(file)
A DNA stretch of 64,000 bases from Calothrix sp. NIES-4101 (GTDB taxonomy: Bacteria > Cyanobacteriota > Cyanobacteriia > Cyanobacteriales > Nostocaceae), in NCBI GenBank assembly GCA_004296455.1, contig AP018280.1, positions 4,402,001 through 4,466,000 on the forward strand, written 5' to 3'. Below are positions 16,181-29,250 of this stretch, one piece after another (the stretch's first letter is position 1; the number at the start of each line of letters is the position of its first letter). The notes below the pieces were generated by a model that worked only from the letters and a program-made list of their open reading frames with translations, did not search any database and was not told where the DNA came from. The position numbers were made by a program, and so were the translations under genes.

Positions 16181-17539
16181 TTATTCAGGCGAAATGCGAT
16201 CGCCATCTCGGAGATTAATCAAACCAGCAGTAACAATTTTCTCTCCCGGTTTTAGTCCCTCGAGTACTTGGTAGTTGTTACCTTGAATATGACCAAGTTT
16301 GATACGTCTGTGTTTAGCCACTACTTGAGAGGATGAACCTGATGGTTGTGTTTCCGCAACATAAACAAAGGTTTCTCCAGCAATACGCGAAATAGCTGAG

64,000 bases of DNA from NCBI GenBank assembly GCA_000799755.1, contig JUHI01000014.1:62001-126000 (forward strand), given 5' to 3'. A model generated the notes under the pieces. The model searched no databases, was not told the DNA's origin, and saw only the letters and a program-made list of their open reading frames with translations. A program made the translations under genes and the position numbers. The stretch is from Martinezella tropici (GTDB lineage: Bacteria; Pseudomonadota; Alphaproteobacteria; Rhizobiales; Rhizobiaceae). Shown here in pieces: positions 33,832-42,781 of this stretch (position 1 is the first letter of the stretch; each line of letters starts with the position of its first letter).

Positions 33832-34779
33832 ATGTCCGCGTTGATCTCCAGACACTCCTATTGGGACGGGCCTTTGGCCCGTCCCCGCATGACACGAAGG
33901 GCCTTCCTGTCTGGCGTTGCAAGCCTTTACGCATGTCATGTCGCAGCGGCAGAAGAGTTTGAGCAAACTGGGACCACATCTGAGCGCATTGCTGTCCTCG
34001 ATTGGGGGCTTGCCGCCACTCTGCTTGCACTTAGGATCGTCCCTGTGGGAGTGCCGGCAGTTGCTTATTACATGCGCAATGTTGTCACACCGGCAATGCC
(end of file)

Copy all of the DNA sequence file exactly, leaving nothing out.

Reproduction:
A DNA stretch of 64,000 bases from Calothrix sp. NIES-4101 (GTDB taxonomy: Bacteria > Cyanobacteriota > Cyanobacteriia > Cyanobacteriales > Nostocaceae), in NCBI GenBank assembly GCA_004296455.1, contig AP018280.1, positions 4,402,001 through 4,466,000 on the forward strand, written 5' to 3'. Below are positions 16,181-29,250 of this stretch, one piece after another (the stretch's first letter is position 1; the number at the start of each line of letters is the position of its first letter). The notes below the pieces were generated by a model that worked only from the letters and a program-made list of their open reading frames with translations, did not search any database and was not told where the DNA came from. The position numbers were made by a program, and so were the translations under genes.

Positions 16181-17539
16181 TTATTCAGGCGAAATGCGAT
16201 CGCCATCTCGGAGATTAATCAAACCAGCAGTAACAATTTTCTCTCCCGGTTTTAGTCCCTCGAGTACTTGGTAGTTGTTACCTTGAATATGACCAAGTTT
16301 GATACGTCTGTGTTTAGCCACTACTTGAGAGGATGAACCTGATGGTTGTGTTTCCGCAACATAAACAAAGGTTTCTCCAGCAATACGCGAAATAGCTGAG

64,000 bases of DNA from NCBI GenBank assembly GCA_000799755.1, contig JUHI01000014.1:62001-126000 (forward strand), given 5' to 3'. A model generated the notes under the pieces. The model searched no databases, was not told the DNA's origin, and saw only the letters and a program-made list of their open reading frames with translations. A program made the translations under genes and the position numbers. The stretch is from Martinezella tropici (GTDB lineage: Bacteria; Pseudomonadota; Alphaproteobacteria; Rhizobiales; Rhizobiaceae). Shown here in pieces: positions 33,832-42,781 of this stretch (position 1 is the first letter of the stretch; each line of letters starts with the position of its first letter).

Positions 33832-34779
33832 ATGTCCGCGTTGATCTCCAGACACTCCTATTGGGACGGGCCTTTGGCCCGTCCCCGCATGACACGAAGG
33901 GCCTTCCTGTCTGGCGTTGCAAGCCTTTACGCATGTCATGTCGCAGCGGCAGAAGAGTTTGAGCAAACTGGGACCACATCTGAGCGCATTGCTGTCCTCG
34001 ATTGGGGGCTTGCCGCCACTCTGCTTGCACTTAGGATCGTCCCTGTGGGAGTGCCGGCAGTTGCTTATTACATGCGCAATGTTGTCACACCGGCAATGCC